New Oral Testosterone Replacement Treatment is on the Horizon

We see a many men who develop testosterone deficiency. Testosterone is a hormone produced in both men and women which plays a tremendous part in our lean muscle mass, our sexuality and our energy levels. It is secreted into the blood and peaks between 8:00 – 10:00 each morning.

To determine whether you have a testosterone deficiency, your blood must be drawn during those hours for accuracy. If two tests show your level below 280 you may benefit from replacement therapy.

To replace testosterone we currently have had only three options. One option is by placing a gel preparation on your skin and allowing it to be absorbed each day. One preparation comes in a gel in a tube and you measure out a particular dosage and administer it to your skin. Another preparation comes in pre-measured transdermal patches which you apply to your skin.

Both skin applications are easy to use and are less likely to cause the adverse effects testosterone is sometimes associated with such as an increased blood thickness or secondary polycythemia. The drawback to these preparations is they cost anywhere from $500 to $1,000 per month. The only less expensive alternative has been the injectable testosterone cypionate which costs about $80 per month and requires an injection into your muscle every two weeks.

The injectable form, while far more affordable, results in more adverse events than the transdermal form. We usually prescribe the lowest dosage possible and then, seven days after your shot, measure your testosterone level with a blood test at any time of the day. Based on the results, we adjust the future dosage.

Marius Pharmaceutical submitted a new drug application to the Food and Drug Administration for an oral form of testosterone undeanoate taken in a gel capsule twice per day. It will be marketed under the name Kyzatrex.

In their initial studies, looking at six months of data, they were able to achieve average expected testosterone levels in 96% of the men who completed the 90-day treatment study. High blood pressure was the only true adverse effect reported. No mention was made of what a month’s supply will cost if the FDA approves the drug for use in primary and secondary testosterone deficiency.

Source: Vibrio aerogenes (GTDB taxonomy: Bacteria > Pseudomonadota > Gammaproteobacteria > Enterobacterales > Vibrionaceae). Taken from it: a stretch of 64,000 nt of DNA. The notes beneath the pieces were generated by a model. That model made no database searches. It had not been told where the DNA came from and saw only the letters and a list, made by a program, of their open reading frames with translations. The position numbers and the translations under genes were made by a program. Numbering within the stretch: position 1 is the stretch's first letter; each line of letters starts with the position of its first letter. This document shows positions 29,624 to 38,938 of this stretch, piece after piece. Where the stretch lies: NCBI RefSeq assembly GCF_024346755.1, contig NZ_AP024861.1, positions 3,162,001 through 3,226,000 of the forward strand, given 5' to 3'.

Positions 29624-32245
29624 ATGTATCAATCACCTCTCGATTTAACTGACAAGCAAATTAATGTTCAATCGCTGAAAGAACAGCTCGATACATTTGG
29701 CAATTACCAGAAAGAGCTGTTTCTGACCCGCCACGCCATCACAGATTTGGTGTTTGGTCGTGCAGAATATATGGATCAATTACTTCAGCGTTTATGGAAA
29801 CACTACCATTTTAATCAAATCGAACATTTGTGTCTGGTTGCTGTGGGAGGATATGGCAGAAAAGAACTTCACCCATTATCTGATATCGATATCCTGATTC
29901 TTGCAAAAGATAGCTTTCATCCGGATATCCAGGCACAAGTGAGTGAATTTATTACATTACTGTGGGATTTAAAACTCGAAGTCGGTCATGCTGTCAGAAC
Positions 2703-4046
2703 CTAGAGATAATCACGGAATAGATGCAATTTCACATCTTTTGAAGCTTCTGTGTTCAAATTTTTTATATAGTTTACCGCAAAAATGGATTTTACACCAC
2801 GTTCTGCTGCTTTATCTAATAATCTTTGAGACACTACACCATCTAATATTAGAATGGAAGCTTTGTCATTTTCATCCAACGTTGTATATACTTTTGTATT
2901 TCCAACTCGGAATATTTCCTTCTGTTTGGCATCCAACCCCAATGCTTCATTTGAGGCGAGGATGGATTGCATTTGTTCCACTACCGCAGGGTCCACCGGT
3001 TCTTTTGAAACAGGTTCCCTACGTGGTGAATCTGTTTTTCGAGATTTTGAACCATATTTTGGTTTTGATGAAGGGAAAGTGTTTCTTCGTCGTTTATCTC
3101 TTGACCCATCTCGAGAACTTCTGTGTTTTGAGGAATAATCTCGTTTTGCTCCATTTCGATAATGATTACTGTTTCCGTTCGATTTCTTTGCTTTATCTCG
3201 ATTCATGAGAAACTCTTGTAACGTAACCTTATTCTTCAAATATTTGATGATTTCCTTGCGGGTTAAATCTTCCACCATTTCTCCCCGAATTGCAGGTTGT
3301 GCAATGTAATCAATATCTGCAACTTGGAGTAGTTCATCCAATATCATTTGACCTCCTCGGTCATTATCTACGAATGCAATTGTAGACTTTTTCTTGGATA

Testosterone Therapy and Low T – “Does Anybody Really Know What Time It Is?”

Low T v2The Food and Drug Administration (FDA) will now be requiring pharmaceutical manufacturers to label testosterone products with a warning that says that the use of this product is associated with an increased risk of blood clots in the veins. These venous emboli can break off and travel downstream causing lung emboli (pulmonary emboli) and even strokes. It had long been known that in men with polycythemia, a thickening of the blood due to increased red blood cells which is a side effect of testosterone therapy, have an increased risk of venous thrombosis.

The study of the effect of testosterone on veins is independent of the current FDA evaluation of the effect of testosterone on arterial clots, coronary artery disease and stroke. A Veterans Affair (VA) study showed a 29% increased risk of those events in veterans taking testosterone. A 2.19 fold higher risk of heart attack in older men and a 2.90 fold elevated risk in younger men with pre-existing heart disease was noted in another VA study. This data was refuted by testosterone advocates in their industry in an observational study suggesting a decreased risk of heart disease in users.